Young Kenyans call for urgent action on hunger crisis

27 October 2022

Following a youth dialogue convened by Plan International Kenya, young people have provided recommendations for stakeholders to respond to the hunger crisis in the region.


Youth advocates meet to dicuss the hunger crisis.

Plan International Kenya has hosted a virtual dialogue to gather the perspectives of young Kenyans on the impact of the hunger crisis on children and young women in the arid and semi-arid land (ASAL) of the country.

The 18 participants aged between 11 and 24 years were part of Plan International’s Girls Takeover initiative that took place between 6 and 14 October as part of the commemoration of the International Day of the Girl, held annually on October 11. The initiative raises awareness on the need to remove barriers that stand in the way of girls’ and young women’s leadership opportunities, decision-making and visibility. It gives girls and young women the opportunity to step into the shoes of leaders and decision-makers from various sectors in a mass takeover.

During the hunger crisis dialogue, all participants expressed fear over the devastating long-term effects of the drought on vulnerable children, particularly girls, and the once-promising future of Kenya.

Include young people in decision-making

They lamented the exclusion of young people in decision-making, which they attributed to the country’s inability to effectively address the protection risks for girls in the current hunger crisis. The participants emphasised the need for girls and young women to be included in platforms such as steering and technical committees and working groups where issues affecting them are discussed.

The group urged donors and humanitarian actors to:

  • Invest in consultations with young people to inform the design of interventions
  • Build their capacity to support community resilience and prevent and respond to protection risks
  • Expand advocacy platforms to amplify young people’s voices including young male champions for gender-equality
  • Showcase how the hunger crisis is affecting the lives of children and women in the hardest-hit ASAL region.

The severe drought has overwhelmed the region for 4 consecutive rainy seasons, testing Kenya’s ability to adapt to climate change and support vulnerable communities.

There are indications that humanitarian actors may be losing the battle to address the impacts of the hunger crisis, with over 4 million people struggling to access clean water and food.

The same children affected by this hunger crisis are the future of Kenya.

The coverage of humanitarian assistance, particularly in the Marsabit, Turkana, Garissa, and Wajir counties, is poor – many people in far-flung areas are left out. A scoping exercise recently carried out by Plan International in northern Kenya’s Marsabit county revealed that many organisations have either run out of funding or are operating on a shoe-string budget, severely affecting the effectiveness of interventions.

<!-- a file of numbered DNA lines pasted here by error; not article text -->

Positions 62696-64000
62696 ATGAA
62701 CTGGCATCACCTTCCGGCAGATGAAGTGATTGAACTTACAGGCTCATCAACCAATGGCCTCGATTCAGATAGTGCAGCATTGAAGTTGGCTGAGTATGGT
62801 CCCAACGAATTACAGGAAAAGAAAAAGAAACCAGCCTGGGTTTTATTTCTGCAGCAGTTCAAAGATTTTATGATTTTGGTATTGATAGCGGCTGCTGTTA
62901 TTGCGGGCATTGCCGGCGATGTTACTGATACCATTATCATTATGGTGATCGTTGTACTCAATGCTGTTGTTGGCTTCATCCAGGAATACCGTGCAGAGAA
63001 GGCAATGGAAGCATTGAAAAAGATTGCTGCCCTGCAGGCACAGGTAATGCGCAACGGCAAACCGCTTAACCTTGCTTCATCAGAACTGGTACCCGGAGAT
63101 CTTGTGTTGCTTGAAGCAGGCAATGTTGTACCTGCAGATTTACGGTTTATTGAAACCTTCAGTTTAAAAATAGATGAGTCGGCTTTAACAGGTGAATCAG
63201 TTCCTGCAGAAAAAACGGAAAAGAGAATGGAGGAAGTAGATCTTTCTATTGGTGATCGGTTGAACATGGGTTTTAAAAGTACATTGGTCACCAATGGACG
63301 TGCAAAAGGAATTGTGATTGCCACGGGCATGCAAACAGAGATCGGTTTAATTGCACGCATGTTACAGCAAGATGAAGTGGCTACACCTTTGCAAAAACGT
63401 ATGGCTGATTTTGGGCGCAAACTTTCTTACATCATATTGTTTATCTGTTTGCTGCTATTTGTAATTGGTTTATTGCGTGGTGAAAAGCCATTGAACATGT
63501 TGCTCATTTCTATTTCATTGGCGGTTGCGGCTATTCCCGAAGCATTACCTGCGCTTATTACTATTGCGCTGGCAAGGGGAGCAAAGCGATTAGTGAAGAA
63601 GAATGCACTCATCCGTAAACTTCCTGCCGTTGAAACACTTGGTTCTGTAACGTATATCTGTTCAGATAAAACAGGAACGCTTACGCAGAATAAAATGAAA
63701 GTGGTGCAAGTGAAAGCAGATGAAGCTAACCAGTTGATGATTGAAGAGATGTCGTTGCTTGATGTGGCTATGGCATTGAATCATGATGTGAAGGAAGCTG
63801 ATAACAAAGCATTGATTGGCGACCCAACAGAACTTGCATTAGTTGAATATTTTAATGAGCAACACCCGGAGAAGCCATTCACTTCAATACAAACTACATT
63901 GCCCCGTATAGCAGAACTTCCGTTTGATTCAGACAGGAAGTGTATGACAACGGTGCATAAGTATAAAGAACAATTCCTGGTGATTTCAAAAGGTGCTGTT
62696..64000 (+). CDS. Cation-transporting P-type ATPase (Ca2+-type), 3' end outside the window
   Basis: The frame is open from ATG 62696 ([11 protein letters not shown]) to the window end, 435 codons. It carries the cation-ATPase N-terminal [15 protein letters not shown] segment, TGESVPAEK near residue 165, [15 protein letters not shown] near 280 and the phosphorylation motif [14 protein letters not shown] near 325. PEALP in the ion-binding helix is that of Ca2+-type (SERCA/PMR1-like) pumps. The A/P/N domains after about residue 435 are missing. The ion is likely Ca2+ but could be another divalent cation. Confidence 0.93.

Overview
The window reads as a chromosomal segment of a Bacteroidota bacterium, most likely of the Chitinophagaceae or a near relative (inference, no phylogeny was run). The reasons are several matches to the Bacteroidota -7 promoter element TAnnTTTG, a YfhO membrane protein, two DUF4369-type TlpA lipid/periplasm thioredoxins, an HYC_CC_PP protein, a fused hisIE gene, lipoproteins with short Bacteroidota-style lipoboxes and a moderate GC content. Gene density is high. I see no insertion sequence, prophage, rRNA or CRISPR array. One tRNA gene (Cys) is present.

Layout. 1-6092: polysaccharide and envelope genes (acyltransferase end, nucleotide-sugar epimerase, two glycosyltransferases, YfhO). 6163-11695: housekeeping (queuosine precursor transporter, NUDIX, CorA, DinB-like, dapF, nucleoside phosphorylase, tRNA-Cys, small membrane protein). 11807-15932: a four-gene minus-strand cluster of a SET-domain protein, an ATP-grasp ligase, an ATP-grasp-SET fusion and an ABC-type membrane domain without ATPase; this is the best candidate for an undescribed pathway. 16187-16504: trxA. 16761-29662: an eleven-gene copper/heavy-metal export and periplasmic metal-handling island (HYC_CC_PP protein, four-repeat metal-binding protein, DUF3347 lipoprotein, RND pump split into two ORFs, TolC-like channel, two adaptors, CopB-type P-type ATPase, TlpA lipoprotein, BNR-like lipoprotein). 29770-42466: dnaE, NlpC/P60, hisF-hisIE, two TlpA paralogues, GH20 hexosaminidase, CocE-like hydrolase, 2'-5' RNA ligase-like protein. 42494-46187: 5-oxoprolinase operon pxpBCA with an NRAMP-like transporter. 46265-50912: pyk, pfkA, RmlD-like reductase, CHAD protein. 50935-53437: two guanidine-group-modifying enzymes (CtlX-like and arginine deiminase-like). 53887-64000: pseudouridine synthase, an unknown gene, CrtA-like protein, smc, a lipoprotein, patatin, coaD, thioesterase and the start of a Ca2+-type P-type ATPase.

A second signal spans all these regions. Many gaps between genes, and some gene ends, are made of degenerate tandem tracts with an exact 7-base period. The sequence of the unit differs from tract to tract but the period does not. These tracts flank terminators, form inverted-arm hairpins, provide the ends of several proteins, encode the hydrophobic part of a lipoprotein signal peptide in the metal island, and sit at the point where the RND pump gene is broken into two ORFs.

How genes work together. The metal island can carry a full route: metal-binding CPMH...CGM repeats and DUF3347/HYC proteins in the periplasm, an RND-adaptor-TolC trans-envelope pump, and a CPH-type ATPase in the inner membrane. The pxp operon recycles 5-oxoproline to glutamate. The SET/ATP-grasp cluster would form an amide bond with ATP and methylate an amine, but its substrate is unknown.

The hunger crisis, which is also affecting Kenya’s neighbouring countries Somalia, Ethiopia and South Sudan, has been a rude awakening for the region. A long wait for more funds has not yielded satisfactory results despite evidence of deaths related to hunger in all 4 countries.

Targeted investment required

Girls and women waiting to collect water in Kenya
Women and girls patiently waiting to collect water.

Ms. Faridah Akinyi, a 20-year-old young advocate who took over the position of the Deputy Head of the EU delegation, Her Excellency Katrin Hagemann, during the Girls Takeover said the solution to the hunger crisis lies in Kenya prioritising investments.

“Kenya should put more money and capacity in strengthening the resilience of communities to the recurring droughts. The issue is poor rain which is triggering a water crisis in a region where the livelihoods of millions of people are rain-fed crops and livestock,” said Ms. Akinyi.

“It is obvious we should be investing in harnessing groundwater, cost-effective water-harvesting facilities and land-reclamation programmes as well as providing irrigation systems to support smallholder farmers to grow food and keep their livestock alive irrespective of the adverse weather conditions.”

The scoping exercise also shows that the water crisis in the ASAL has taken a heavy toll on girls and women with many having to walk 20 kilometres to fetch water. The drought has not spared many of the donkeys and camels that used to help fetch water. Some have either died while many others are too weak to work, compounding the already difficult situation.